“Home… Telling the Court about our Country”
It makes sense that Ngurrara means home, the place that people have attachment to. And it literally became evidence. In 1997, the canvas was presented to the National Native Title Tribunal as evidence of ancestral, social, economic and personal connections to land.
The idea of painting the canvas was that of Ngarralja Tommy May’s: “… we were wondering how to tell the court about our country. I said then if kartiya [Europeans] can’t believe our word, they can look at our painting. It all says the same thing. We got the idea of using our paintings in court as evidence.”
The painting is the result of the collaboration of over sixty artists from the South Kimberley region. They met at Pirnini, an area to the south west of Fitzroy Crossing, on the northern edge of the Great Sandy Desert to create this work. It was the second attempt to make such a canvas. In 1996 a canvas was produced but the artists were unhappy with it. Artists had worked independently on different parts of the painting, with different notions of scale and so the panels did not fit together the way that they should have. Learning from this experience, a larger canvas was used and there was also a better understanding of how the different elements of the painting should work together. The result is breathtaking in its scope. It captured the extremely strong affiliation to land that people had to the land they had lived off the land until the 1960s.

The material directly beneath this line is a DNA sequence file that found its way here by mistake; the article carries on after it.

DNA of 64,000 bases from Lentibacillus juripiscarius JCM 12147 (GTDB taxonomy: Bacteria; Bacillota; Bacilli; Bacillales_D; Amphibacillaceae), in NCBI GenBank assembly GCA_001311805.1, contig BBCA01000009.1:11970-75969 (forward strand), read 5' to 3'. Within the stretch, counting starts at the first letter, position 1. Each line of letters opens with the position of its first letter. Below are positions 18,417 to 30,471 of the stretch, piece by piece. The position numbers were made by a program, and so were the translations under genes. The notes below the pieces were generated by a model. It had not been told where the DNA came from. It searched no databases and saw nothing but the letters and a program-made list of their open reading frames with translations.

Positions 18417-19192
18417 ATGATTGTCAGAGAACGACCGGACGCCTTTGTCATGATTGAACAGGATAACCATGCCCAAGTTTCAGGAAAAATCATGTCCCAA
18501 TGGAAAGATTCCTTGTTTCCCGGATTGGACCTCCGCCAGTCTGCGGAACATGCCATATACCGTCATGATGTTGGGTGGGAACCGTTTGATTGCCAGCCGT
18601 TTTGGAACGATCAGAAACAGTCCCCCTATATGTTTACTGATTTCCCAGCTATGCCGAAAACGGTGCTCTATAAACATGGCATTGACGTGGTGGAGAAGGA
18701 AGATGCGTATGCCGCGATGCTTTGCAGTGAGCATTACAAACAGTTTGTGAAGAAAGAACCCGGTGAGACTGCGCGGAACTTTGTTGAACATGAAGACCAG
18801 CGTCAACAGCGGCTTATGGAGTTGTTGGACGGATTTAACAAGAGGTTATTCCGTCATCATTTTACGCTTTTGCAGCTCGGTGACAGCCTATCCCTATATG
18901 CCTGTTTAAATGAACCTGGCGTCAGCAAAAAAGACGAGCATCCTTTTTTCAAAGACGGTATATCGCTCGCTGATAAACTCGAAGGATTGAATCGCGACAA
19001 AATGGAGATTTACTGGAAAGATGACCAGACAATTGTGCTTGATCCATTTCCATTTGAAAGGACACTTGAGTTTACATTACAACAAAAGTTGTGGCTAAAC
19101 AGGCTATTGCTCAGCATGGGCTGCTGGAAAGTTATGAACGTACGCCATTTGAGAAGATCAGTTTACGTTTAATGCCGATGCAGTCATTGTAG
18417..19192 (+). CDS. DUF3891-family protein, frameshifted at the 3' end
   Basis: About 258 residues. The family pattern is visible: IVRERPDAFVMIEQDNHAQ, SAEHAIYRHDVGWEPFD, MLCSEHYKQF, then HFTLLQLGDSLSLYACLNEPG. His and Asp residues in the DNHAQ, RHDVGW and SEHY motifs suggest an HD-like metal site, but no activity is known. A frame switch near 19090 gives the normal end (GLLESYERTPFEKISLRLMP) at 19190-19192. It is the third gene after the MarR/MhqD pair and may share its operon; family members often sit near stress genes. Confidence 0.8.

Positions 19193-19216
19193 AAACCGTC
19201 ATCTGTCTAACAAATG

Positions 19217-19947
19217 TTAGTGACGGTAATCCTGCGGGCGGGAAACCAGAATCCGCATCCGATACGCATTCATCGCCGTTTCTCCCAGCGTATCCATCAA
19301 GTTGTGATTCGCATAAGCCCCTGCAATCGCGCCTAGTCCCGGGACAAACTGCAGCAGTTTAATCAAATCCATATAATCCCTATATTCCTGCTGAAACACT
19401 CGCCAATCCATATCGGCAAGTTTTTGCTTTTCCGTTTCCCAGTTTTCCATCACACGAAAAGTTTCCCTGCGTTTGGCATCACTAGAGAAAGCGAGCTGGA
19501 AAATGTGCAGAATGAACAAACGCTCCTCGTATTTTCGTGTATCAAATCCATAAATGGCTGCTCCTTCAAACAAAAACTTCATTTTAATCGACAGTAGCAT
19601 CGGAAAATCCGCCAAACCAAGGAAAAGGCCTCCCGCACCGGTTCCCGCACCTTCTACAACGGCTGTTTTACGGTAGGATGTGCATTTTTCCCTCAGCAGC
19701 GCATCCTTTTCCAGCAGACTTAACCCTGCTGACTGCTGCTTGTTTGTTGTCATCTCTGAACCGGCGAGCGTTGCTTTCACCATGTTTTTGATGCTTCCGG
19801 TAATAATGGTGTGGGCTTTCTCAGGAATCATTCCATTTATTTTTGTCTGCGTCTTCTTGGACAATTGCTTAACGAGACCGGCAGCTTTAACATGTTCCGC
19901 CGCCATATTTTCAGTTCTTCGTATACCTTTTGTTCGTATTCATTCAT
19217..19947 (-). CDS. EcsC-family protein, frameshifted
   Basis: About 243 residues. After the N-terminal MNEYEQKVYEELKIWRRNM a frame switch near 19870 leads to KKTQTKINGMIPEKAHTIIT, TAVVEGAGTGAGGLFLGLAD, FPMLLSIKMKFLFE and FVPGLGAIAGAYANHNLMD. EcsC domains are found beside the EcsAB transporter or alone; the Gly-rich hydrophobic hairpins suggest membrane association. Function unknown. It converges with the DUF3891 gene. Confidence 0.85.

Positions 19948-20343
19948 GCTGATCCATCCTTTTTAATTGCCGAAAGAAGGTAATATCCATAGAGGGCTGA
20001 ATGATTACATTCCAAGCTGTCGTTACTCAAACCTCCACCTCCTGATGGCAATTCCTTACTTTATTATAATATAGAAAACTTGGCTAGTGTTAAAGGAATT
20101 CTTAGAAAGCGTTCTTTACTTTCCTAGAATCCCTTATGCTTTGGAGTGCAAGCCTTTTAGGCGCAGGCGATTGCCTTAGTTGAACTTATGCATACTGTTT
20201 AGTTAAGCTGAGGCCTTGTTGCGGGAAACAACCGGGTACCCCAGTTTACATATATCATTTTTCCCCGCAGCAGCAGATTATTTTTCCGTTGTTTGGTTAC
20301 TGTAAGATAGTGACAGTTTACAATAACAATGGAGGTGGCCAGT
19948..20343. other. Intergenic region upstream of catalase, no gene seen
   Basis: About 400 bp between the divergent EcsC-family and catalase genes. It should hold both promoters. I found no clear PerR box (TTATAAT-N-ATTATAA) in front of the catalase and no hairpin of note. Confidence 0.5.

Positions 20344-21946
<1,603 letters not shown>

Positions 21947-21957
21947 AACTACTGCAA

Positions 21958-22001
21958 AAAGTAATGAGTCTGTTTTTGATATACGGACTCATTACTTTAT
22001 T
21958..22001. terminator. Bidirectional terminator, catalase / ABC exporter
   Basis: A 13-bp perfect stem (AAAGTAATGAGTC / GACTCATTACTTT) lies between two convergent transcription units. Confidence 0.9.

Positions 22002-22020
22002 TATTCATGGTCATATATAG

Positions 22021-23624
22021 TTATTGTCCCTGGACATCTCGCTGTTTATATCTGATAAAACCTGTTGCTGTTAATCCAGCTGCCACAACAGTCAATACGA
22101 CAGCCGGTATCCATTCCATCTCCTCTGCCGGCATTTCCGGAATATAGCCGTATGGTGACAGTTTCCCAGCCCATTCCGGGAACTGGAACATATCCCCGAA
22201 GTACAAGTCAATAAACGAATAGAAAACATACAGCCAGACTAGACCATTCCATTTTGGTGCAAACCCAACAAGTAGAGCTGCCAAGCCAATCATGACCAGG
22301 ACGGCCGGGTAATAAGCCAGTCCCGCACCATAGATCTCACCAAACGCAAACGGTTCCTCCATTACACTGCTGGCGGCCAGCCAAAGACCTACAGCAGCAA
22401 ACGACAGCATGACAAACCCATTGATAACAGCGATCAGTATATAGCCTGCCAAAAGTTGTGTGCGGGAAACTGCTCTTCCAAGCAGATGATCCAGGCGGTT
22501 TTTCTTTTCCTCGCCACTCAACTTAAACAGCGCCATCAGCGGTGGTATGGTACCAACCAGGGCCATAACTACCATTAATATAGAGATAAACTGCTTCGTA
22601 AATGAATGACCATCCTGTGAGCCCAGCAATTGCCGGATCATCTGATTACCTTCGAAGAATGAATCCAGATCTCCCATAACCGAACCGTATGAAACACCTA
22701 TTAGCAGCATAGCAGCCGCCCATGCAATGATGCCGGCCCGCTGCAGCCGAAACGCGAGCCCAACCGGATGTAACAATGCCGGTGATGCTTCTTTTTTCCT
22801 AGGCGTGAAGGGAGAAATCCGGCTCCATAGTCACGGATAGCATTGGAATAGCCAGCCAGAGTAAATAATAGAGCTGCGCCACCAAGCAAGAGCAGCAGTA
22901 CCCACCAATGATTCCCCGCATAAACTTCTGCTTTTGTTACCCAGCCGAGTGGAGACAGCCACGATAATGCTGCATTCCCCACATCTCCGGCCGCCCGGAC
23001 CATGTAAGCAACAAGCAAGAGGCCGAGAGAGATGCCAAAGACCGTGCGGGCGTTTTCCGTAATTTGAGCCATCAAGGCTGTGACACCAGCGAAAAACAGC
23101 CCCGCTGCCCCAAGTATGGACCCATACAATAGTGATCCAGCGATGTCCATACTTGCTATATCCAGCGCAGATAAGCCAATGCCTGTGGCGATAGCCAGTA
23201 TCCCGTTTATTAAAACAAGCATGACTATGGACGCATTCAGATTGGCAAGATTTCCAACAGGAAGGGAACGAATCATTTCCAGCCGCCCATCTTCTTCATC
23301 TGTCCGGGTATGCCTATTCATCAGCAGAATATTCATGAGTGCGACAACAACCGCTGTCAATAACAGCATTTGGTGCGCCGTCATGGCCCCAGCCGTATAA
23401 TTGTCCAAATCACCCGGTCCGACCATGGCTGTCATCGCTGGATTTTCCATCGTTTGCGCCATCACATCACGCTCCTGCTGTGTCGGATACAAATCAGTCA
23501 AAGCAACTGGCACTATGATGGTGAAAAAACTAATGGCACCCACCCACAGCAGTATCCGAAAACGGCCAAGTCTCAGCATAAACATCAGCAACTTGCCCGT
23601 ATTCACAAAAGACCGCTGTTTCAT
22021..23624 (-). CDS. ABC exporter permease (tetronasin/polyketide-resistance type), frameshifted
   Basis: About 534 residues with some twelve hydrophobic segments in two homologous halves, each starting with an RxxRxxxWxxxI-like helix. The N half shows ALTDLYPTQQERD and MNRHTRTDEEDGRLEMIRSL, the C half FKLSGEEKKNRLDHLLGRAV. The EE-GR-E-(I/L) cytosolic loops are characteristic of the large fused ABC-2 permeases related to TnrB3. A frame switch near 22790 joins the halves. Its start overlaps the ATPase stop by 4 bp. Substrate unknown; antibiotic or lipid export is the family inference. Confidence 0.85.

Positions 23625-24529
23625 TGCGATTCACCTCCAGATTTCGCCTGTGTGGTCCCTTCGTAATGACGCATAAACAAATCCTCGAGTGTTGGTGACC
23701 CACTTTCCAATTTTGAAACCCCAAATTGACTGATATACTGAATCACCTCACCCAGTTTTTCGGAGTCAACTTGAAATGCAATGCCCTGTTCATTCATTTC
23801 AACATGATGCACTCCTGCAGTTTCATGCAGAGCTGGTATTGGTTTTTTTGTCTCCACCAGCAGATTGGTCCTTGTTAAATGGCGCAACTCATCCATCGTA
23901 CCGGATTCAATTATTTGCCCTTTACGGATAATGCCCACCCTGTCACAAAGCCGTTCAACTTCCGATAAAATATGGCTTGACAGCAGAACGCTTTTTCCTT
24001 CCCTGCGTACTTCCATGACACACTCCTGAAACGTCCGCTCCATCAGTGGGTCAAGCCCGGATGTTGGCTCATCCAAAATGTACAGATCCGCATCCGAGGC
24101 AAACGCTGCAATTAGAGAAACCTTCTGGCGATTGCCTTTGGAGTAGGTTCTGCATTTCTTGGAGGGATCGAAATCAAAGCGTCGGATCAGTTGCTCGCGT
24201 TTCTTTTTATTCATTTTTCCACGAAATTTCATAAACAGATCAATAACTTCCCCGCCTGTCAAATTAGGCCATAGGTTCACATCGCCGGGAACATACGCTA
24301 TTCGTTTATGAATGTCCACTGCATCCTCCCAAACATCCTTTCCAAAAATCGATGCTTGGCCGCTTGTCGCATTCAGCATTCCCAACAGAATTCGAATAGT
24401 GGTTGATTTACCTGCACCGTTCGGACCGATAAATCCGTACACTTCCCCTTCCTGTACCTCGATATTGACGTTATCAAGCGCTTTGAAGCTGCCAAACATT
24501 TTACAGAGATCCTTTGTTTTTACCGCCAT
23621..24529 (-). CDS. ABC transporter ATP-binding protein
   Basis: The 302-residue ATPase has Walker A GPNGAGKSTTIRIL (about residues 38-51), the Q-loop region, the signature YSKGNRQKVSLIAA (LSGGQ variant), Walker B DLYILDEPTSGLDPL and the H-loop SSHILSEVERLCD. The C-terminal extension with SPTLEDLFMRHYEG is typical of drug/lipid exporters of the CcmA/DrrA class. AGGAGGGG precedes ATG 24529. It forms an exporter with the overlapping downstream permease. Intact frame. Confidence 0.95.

Becoming testimony, communicating Aboriginal Law for the 1997 Ngurrara Native Title Claim
Jilpia Nappaljari Jones is one of the native title holders and is related to Kurntika Jimmy Pike. She says: “Fred Chaney from the Native Title Tribunal came over ten years ago. I explained to him that these were desert people. Some couldn’t read or write. We’ll paint our country.”
The dominant legal culture has an emphasis on the written word, on economic rights and is focused on the individual. By stark contrast, Aboriginal law has an emphasis on oral transmission, the preservation and maintenance of culture and is communally owned. The Ngurrara canvas, by bringing an embodiment of Aboriginal law into the court for consideration by the dominant culture, communicated across the divide.
The Ngurrara determination was the largest claim in the Kimberley region and recognised exclusive possession native title over about 76,000 square kilometres of land.
Jilpia travelled to Pirnini when the determination was delivered. Justice Gilmour said: “… the Court does not give you native title. Rather, the Court determines that native title already exists. It determines that this is your land. That it is based upon your traditional laws and customs and it always has been. The law says to all the people in Australia that this is your land and that it always has been your land.”
Of this Jiplia says: “We all knew it was our land. I said to the others that it was now done legally. The Queen doesn’t own it.”
The determination was handed down at Pirnini, the same place in which the Ngurrara canvas had been painted.
– Larissa Behrendt